Recently, I came across an intriguing post on LinkedIn from one of my colleagues that led me to this fascinating article on data in sports. Naturally, I began to ponder the visualization of data and how that affects the world around us.
Over the past few years I have covered a lot of big data ground—from big relational data at Netezza, through to big streaming data at Acunu, with a sojourn in IBM's wide big data portfolio in between. And it has been interesting to see the initial huge interest and investment in Hadoop, which still continues, followed now by a comparable interest and sharply rising investment in NoSQL databases. In fact there’s over 100 so-called NoSQL databases and they come in all sorts of architectures, targeting big data use cases and more.
Verticalization of data storage technologies
From my perspective, what has driven the roll-back of the previously omnipresent and omnipotent relational database has been the verticalization of responses to use cases. As the data has become greater in size and hardware has grown progressively cheaper, there have emerged technologies that were more effective, or at least more cost effective, than relational for many use cases. The result is an emerging horses for courses architecture, where different technologies (for example Hadoop, RDBMS, NoSQL databases, and stream processing) are evaluated and selected for each use case. Conventional relational architecture reasoning from the last decade was one big operational database and one big analytic warehouse. In practice this didn't work anyway—data marts, package and cloud app-specific schemas meant there was a proliferation of databases in the average large organization anyway. So when the big data guys came along and said you need this technology for this app and that technology for that app, it wasn't as big of a deal as a simple relational or post-relational view might suggest. True, there is a need for new skills, but the other side of that coin is new toys for the boys and girls to play with.
Then there is another issue that doesn't seem to be getting the attention it deserves: tooling. Big data apps are predominantly business intelligence and analytic apps, addressing the same domain as data warehouses. We're collecting more data, from more sources, in more formats and using this data to better understand our world and to make better decisions. The same issues of data science, statistics, algorithms and so on still apply, in spades. The volume and variety of the data have exploded, as have the opportunities to derive insight from all these new sources. But the essential point is not just to discover, identify, categorize and summarize the data, but also to communicate it, and that means visualization.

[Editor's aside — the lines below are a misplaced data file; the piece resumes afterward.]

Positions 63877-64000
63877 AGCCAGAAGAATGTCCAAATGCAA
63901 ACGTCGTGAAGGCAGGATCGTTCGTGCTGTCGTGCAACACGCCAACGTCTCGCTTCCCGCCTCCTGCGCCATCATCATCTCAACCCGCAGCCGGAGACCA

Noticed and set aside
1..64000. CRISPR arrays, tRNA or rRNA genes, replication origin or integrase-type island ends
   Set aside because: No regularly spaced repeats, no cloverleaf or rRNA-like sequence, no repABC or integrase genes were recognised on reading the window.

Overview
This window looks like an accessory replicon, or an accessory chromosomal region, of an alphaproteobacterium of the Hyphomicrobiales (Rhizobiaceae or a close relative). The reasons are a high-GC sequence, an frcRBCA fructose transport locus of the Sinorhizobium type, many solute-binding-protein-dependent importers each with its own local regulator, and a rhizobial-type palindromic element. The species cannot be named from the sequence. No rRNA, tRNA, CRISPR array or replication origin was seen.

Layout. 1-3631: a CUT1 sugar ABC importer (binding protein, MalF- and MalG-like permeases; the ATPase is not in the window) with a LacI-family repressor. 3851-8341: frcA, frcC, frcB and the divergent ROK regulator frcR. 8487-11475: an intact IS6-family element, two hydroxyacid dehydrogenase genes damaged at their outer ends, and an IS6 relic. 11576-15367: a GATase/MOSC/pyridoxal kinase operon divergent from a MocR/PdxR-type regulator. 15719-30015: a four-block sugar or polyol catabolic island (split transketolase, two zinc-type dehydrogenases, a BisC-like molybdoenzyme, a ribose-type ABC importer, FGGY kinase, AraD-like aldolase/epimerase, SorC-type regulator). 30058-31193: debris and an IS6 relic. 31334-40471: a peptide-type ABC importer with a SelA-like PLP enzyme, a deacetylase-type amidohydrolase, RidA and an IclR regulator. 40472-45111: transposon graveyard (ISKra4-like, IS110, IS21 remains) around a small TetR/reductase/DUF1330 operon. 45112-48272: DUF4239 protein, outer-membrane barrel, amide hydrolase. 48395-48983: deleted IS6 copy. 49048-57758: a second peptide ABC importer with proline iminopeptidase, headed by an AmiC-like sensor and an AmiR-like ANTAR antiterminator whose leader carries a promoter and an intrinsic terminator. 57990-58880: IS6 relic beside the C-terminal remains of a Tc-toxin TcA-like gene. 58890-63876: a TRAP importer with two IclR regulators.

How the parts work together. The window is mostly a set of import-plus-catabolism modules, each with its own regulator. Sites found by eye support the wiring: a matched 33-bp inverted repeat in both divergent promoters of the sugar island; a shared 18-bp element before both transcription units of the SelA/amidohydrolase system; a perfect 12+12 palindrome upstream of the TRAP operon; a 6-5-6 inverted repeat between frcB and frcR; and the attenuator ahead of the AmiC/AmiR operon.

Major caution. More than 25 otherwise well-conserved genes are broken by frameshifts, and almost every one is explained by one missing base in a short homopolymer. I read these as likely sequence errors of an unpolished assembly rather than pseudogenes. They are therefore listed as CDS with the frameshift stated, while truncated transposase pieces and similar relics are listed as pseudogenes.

Humans can more efficiently absorb visual information than numerical information—a picture has always been worth a thousand words, even before interactive data visualization tools. How much easier is it to see the trend of a line, or the comparative trends of two lines, than it is derive the same insight from two columns of numbers? Why do you think Excel has had charting for decades?
When I look around now, I see lots of people doing very cool things to visualize all kinds of data; there are many examples of visualization on the Guardian data blog, on the Institute for Health Metrics website and here in this library of user-created IBM Cognos charts. So how come the average executive dashboard still looks like something from the 90s? Part of this is the imagination of the designers. How many times do you see what is obviously a default Excel bar chart without even the dull default colors improved? When someone has given a little thought to how their data is presented, we often find that more compelling conclusions are drawn from that data. It doesn’t have to be big data; all scales of data can benefit from better visualization.
But big data might be a catalyst in sparking a revolution in the visual representation of data, and while we’re waiting for that to arrive, here’s a nice example of what a bit of technology and a good pinch of creativity can do with data.
And for anyone in London there is a great exhibition at the British Library charting the history of data visualization from John Snow (proving Cholera is water-borne) through Florence Nightingale (pioneering pie charts, or, more accurately, rose-petal charts) and onwards. Well worth a visit.